Zeno Thinks: Gen Z Report
If, by a quirk of fate, you were born after 1997, then the world is yours. Don’t just take our word for it: scholars, thought leaders and the self-appointed experts of LinkedIn are united in their admiration. According to these big brains, Gen Z constitutes the single most important demographic in the world today. And all of them – to a man, woman (and the 72 genders in between) – are resolutely committed to “diversity”, “authenticity” and the overwhelming force of social media. Yeah, right. Sure they are.
Are we really supposed to believe that two billion people, from all the far-flung corners of the world, can be summed up in a few pithy buzzwords? That they all march to the same drum?
Of course they don’t. That’s why we at Zeno have been taking a closer, dare we say more realistic, look at Gen Z. And here is the news: they really aren’t all that different to the generations that preceded them.
Yes, they do certain things differently to Millennials, Gen Xers and Boomers, but that is a product of their environment, not some new breed of super-human. It’s a given that the first generation to grow up as digital natives will have their own perspective on the world. But they have far more in common with past generations than the “experts” would have you believe.
They’re no more laid back than their parents. No more ambitious or opportunistic. No more vulnerable, apathetic or desperate to feel at home than any of us. Think about it in terms of nature versus nurture. All humans share 99% of their genome, regardless of age. And we all know better than to underestimate the power of DNA. As for the characteristics that supposedly separate Gen Z from their forebears, is the mood of rebellion we see today any different to that of the brylcreemed rebels of the 1950s?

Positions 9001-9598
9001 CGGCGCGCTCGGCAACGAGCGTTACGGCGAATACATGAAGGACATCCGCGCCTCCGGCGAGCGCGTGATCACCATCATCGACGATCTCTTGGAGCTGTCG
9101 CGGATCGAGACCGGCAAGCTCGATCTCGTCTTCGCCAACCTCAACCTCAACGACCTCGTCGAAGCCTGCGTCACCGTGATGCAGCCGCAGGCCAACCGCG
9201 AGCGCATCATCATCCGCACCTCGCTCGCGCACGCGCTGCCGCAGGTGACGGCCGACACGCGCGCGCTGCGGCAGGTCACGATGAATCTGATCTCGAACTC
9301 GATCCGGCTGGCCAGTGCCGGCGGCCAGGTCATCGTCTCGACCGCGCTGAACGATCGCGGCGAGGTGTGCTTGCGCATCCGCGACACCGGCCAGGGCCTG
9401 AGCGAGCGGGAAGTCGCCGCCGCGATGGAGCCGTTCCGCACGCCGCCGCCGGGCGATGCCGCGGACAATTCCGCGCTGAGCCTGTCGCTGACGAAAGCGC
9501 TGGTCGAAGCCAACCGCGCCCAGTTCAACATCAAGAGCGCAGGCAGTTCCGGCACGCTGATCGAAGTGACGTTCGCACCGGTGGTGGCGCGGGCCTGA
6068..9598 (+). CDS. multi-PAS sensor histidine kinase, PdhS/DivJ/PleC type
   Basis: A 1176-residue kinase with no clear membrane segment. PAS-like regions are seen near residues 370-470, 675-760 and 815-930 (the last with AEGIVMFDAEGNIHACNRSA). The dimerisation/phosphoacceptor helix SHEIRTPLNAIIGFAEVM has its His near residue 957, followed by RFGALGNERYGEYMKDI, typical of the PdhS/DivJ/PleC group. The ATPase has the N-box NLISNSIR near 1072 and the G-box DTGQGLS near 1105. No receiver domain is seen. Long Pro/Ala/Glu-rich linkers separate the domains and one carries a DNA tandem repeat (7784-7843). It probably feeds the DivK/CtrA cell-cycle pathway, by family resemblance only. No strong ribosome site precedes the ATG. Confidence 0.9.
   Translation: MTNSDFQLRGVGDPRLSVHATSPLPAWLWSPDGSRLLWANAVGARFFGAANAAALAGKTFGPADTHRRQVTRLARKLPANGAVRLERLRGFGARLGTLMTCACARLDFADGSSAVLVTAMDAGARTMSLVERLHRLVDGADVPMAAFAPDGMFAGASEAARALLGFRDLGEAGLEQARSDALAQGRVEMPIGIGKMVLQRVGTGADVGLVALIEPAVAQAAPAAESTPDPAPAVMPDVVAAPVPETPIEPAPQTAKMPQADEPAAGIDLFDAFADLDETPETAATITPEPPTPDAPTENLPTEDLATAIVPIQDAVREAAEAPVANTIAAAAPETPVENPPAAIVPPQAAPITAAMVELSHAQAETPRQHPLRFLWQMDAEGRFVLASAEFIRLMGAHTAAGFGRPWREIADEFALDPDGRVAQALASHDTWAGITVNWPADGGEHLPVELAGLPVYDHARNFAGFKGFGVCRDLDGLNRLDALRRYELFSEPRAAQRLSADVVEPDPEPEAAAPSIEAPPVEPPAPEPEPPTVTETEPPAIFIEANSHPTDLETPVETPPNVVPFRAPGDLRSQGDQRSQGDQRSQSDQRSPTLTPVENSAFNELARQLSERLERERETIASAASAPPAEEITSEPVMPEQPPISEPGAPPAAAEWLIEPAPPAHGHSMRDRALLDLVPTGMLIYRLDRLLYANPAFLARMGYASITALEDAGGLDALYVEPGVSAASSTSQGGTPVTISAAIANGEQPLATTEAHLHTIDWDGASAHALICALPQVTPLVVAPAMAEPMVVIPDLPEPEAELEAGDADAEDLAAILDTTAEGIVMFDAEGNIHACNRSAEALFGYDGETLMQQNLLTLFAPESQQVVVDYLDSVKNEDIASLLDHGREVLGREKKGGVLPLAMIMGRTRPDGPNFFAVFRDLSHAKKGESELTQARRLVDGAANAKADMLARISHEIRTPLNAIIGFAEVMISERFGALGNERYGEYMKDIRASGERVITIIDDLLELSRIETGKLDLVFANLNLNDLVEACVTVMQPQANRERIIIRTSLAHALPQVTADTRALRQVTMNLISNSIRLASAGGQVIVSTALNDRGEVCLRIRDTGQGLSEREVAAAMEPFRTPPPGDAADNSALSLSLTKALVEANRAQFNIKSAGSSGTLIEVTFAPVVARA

The “Great Resignation” exploded from a Gen Z TikTok account criticising the traditional working day. But Gen Xers made the same point three decades ago with the “do what you love and you’ll never work a day in your life” mantra. Funnily enough, the majority of ‘Quiet Quitters’ since the pandemic have been Millennial men. Here’s the point: Gen Z are not a monolith. Labelling them as a dramatic break from the past assumes they are one amorphous blob, which they decidedly are not.
So don’t waste time trying to solve mythical universal problems or understand them as a homogenous entity.
In a world of continuous distraction – current estimates put the connected human at 5,000 points of contact a day – smart people (and brands) put their efforts into creating quality interactions.
It’s okay not to know everything. Embrace the uncertainty and celebrate the blissful ignorance of youth.
Don’t hate Gen Z because they’re not you.
Be curious, consistently, and work harder to understand what sets them apart from each other, rather than the false assumption that they are somehow a different breed of human.
Wondering where to start? Our Gen Z Report is below for you to whet your whistle.
Gen Z Report